The Raleigh City Council on Tuesday unanimously a new nondiscrimination policy against city employees who happen to be of transgender orientation. The policy now provides workplace protection for “gender identity or expression,” in addition to age, race, religion, disabilities, economic and martial status.
STRAIGHT TALK SUPPORT GROUP FILM SCREENING FRIDAY
Straight Talk is s nonprofit support group for the family members of those serving time in prison. On Friday, October 24th, Straight talk presents the screening of acclaimed film, “Middle of Nowhere” directed by Ava DuVernay at the Durham Marriott Convention Center at 6:30 p.m. For more information, go to straighttalksupportgroup.org, or call 919-599-3370.
SHAW U CUTS STAFF IN COST SAVING MOVE
Like St. Augustine’s University across town, Shaw University has announced several cost-saving measures to trim at least $2 million from its budget over the next year. Eleven vacant positions have been eliminated, and ten employees laid off, according to a spokesperson. Contracts are being renegotiated with various university vendors. Student enrollment has fallen by over 650 since 2010, meaning revenues have fallen.
BLACK MINISTERS CALL
ON COMMUNITY TO VOTE
By Cash Michaels
Pastoral members of the Raleigh Interdominational Ministerial Alliance (RIMA), representing over 39,000 parishioners, came together this week to call on their congregations, and the African-American community, to proactively go to the polls starting now that the early voting period has begun, and vote to stave off further diminution of their rights.
Led by Bishop Gerald Sylver, pastor of Freedom Temple Church in Raleigh and president of the RIMA, the group also called on Gov. McCrory to do what he can to protect citizens and health care workers from the spread of the fatal Ebola virus.
“These pastors have formed a united front to express their disdain for voter suppression that appears to have been directed at the black community, and how the community should respond to it,” Bishop Sylver said in a statement. “They also believe now is the time to address the Ebola crisis before it becomes an out-of-control epidemic among the North Carolina’s medical community, and in particular, our nursing students.”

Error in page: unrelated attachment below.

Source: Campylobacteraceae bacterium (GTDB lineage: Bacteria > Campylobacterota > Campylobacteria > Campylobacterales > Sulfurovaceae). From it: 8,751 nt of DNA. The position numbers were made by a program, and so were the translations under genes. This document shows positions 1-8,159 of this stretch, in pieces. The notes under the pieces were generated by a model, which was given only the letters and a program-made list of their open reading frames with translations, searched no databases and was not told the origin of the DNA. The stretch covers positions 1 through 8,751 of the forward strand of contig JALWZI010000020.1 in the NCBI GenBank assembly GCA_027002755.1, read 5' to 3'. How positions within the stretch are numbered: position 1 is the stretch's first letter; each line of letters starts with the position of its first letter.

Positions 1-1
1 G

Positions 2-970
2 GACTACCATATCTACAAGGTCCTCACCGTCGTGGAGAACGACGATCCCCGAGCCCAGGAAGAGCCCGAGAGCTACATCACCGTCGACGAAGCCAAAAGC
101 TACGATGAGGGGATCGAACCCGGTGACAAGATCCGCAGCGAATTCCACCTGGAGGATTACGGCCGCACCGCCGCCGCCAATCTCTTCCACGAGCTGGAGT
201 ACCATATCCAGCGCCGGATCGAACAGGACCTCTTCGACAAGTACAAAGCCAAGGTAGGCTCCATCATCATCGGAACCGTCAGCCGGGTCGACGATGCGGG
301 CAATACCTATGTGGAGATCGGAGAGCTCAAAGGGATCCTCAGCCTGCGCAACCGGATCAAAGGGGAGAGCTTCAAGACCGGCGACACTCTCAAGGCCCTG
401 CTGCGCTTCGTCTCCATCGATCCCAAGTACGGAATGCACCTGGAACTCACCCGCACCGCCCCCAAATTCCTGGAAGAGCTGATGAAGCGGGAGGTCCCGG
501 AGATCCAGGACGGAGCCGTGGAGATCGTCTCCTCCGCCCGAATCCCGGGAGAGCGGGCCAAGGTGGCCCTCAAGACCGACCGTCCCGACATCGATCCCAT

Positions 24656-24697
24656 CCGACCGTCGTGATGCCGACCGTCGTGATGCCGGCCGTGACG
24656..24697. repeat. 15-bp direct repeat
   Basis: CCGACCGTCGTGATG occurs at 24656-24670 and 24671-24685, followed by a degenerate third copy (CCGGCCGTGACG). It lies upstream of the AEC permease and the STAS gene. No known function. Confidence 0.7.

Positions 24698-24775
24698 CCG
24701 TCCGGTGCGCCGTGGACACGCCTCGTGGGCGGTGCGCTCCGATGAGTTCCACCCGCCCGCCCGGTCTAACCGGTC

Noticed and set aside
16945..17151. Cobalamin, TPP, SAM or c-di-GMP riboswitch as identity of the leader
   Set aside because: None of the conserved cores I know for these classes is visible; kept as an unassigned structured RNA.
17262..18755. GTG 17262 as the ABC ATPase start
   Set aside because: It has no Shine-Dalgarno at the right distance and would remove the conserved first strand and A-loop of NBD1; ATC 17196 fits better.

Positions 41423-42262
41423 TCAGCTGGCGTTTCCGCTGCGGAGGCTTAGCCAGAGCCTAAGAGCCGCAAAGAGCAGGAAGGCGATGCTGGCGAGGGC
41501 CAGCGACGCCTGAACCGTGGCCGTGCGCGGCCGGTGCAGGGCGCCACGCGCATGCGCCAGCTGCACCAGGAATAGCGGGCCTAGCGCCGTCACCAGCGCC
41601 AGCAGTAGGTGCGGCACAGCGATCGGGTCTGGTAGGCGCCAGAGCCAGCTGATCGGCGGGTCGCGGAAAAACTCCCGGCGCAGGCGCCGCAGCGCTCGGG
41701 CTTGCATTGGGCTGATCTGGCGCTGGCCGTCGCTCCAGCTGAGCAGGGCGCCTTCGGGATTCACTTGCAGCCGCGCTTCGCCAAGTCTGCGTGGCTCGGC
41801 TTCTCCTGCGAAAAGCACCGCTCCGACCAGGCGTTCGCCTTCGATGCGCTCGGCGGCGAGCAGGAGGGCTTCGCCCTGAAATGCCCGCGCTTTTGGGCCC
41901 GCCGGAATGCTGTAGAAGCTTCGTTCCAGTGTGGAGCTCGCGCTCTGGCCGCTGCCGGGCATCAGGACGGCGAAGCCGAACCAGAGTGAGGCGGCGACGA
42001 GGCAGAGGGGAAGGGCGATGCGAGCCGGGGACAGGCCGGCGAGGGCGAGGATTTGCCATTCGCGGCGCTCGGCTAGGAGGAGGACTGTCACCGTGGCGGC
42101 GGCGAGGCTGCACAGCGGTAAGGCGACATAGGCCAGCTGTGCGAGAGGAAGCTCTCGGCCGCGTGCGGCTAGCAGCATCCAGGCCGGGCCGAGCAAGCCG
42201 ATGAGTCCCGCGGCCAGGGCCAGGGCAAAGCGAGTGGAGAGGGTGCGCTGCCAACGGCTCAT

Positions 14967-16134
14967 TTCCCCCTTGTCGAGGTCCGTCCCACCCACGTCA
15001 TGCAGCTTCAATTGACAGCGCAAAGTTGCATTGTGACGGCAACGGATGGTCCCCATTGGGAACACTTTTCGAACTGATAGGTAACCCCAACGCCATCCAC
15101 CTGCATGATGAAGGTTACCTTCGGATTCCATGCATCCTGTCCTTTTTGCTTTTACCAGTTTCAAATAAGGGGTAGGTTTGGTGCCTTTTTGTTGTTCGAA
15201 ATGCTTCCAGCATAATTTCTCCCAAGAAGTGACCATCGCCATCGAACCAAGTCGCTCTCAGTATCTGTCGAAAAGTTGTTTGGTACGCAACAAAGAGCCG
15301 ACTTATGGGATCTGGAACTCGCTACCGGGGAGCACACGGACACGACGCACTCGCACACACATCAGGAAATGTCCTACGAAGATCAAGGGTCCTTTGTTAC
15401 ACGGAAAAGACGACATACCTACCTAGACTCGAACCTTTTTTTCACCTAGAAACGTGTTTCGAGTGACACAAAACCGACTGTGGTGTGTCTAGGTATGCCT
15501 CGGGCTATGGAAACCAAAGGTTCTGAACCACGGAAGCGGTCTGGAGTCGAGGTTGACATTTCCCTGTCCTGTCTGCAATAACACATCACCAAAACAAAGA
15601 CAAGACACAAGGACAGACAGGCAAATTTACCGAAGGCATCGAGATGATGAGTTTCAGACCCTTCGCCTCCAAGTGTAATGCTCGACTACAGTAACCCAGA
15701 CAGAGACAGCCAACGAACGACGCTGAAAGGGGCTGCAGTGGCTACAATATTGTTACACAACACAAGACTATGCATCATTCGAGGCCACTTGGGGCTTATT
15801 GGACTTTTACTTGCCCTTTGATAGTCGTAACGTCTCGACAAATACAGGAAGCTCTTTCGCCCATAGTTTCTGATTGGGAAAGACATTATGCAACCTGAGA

With early voting commencing now through Nov. 1st for the Nov. 4th general election, Rev. John Wilkins, pastor of Wake Chapel Church in Raleigh, urged those who normally only vote during the presidential election to understand the importance of the midterm election, and why their ballots are even more important then.
“North Carolina is believed to be one of the key battleground states in the midterm elections, especially in the US Senate race,” Pastor Wilkins said told reporters at Freedom Temple Tuesday during a RIMA press conference there.
“Whoever controls the Senate, controls the [nominations] for the US Supreme Court, and you only have to look at the changes in the Voting Rights [Act] to see the power of the Supreme Court,” Rev. Wilkins continued, referring to the High Court striking down Section 5 of the VRA in 2013.
It was because of that that Republican-led states like North Carolina and Texas immediately implemented wide-ranging voting restrictions that required voter photo identification, among other changes that critics believe are designed to suppress the Democratic-leaning black and youth vote.